The polling data continues to turn against Republican presidential candidate Mitt Romney. A series of polls have shown President Obama pulling away both nationally, and in the important swing states that will decide the election. Now, Mitt Romney’s weak favorability numbers have reached a new low. Romney now has a lower favorability rating than former President George W. Bush, who many still blame for the bad economy.
Bush has gained a little ground recently in the favorability department, while Romney has remained relatively weak. Romney has been one of the least favorable candidates of the recent era. The former Massachusetts governor has had trouble connecting with voters on a personal level. This is in stark contrast with President Obama, who ranks highly with voters on a likability scale.
There are several issues dragging Mitt Romney down. One of the biggest factors is that the Obama campaign has been on the attack since before Romney had even locked up the Republican nomination. They viewed him as the biggest threat long ago, and have done a good job of defining him before he had a chance to define himself.
Romney’s massive wealth has also been weighing him down. At times he seems out of touch with ordinary Americans. This is the same problem that has plagued many other candidates in the past, including 2004 Democratic nominee John Kerry, and former President George H. W. Bush. Romney has also refused to release more than two years of tax returns, a practice common among presidential candidates. This secrecy has left many thinking he has something to hide, and has only increased distrust of the candidate.
We may also be seeing a large scale change in the electorate. Most pundits believed President Obama would be extremely vulnerable this year, yet he has never trailed significantly in the polls. There has been no massive economic growth lately to explain this, only the same slow growth we have had for most of his presidency. The answer may be that voters have finally turned against the cut taxes/regulation mantra of the Republican Party.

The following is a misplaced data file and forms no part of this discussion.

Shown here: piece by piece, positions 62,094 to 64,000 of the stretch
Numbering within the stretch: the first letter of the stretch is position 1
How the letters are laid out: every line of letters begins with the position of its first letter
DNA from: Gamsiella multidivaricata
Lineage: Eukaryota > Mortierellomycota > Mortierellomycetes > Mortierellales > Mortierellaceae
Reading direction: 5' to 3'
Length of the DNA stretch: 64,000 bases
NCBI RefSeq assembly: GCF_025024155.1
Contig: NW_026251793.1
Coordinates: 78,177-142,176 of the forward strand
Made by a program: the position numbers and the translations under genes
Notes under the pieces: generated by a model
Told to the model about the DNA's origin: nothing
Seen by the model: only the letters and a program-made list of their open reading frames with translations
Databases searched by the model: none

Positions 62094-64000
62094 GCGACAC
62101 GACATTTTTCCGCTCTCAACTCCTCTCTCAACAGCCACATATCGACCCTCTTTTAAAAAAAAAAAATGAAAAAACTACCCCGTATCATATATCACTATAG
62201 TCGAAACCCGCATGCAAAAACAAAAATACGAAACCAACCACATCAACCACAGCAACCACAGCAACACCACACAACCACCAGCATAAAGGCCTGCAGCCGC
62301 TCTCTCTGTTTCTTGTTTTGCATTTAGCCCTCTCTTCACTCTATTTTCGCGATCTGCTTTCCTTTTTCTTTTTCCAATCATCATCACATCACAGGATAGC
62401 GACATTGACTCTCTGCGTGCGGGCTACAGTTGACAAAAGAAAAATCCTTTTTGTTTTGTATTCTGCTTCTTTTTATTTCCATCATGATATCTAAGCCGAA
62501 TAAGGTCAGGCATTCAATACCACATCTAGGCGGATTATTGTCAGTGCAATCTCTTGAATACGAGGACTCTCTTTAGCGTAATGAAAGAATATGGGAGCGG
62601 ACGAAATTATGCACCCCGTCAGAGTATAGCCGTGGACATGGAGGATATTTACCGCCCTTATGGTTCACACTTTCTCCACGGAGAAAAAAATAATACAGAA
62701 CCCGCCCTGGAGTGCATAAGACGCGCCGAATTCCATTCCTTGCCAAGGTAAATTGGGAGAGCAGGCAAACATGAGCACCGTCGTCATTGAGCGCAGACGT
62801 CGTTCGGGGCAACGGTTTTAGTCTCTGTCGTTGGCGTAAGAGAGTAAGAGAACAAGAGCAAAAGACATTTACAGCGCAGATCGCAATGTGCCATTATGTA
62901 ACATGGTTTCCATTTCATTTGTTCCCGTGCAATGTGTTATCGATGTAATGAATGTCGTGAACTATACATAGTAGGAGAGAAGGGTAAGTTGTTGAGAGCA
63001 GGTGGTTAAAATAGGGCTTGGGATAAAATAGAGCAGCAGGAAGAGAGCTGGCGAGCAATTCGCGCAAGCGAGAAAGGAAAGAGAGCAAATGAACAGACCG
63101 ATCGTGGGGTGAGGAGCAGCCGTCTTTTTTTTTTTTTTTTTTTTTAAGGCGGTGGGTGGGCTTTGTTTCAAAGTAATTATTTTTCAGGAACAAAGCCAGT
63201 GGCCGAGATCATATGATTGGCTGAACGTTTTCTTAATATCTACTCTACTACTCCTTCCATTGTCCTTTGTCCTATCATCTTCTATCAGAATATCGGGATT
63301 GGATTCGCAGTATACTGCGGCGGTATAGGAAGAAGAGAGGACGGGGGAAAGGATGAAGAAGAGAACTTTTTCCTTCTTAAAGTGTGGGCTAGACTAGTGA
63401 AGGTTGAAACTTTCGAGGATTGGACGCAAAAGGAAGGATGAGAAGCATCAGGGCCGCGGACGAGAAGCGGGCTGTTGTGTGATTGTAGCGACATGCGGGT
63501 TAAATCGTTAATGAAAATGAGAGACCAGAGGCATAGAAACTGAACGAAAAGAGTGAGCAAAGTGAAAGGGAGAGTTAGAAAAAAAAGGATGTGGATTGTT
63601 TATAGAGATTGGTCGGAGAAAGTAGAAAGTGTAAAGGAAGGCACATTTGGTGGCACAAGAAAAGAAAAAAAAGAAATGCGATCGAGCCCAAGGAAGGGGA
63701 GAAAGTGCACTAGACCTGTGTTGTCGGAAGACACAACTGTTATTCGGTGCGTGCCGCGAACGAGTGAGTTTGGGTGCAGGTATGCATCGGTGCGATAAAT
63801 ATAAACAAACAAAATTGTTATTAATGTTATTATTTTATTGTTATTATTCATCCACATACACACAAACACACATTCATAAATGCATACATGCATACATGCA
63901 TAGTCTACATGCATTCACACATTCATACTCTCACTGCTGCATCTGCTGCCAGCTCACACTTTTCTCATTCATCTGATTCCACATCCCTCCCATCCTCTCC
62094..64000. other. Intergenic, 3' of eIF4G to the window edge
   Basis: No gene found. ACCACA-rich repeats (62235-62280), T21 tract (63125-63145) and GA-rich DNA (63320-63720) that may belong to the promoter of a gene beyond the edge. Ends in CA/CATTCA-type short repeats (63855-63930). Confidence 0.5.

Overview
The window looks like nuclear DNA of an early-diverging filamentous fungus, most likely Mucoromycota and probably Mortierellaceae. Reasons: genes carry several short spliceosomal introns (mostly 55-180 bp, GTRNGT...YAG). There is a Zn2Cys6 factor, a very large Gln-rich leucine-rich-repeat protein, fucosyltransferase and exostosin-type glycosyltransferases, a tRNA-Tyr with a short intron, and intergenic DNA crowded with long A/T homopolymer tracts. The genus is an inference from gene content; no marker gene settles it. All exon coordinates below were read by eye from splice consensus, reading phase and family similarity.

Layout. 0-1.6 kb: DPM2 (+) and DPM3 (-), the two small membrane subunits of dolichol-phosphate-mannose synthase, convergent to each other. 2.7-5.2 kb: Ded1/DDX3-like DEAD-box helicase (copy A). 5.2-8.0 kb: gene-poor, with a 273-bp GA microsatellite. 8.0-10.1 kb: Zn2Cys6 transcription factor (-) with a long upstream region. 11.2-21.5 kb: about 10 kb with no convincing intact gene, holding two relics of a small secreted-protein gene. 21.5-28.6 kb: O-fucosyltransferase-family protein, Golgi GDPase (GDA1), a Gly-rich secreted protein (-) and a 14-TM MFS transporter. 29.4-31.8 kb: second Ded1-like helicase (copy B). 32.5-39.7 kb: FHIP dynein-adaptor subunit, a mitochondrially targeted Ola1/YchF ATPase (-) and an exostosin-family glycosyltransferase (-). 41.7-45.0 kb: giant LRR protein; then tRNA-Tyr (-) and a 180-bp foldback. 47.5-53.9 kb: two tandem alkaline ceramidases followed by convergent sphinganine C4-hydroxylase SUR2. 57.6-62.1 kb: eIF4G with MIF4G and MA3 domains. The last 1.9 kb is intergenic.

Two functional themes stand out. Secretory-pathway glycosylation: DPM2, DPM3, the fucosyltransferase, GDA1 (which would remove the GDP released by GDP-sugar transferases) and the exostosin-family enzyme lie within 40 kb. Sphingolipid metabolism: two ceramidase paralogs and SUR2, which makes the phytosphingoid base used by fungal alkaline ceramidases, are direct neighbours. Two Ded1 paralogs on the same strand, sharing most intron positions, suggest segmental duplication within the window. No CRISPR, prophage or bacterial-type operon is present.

Voters seem reluctant to embrace Romney’s economic plan, which consists of an across the board 20% tax cut, on top of an extension of the Bush tax cuts. After the economic collapse that occurred at the end of Bush’s presidency, the American people do not seem ready to give that philosophy another chance. The GOP may have to deal with a new reality where their 30 year old message is no longer acceptable. They may have to come up with a new strategy.
Barring a major event that changes the race, we appear headed for an Obama re-election. If that happens, Republicans will have to do some major soul searching. The demographics of the country are changing, and many Republican policies line them against these changing demographics. If the GOP sticks to its current principles, it will become a non factor in American politics. Those that fail to evolve become extinct.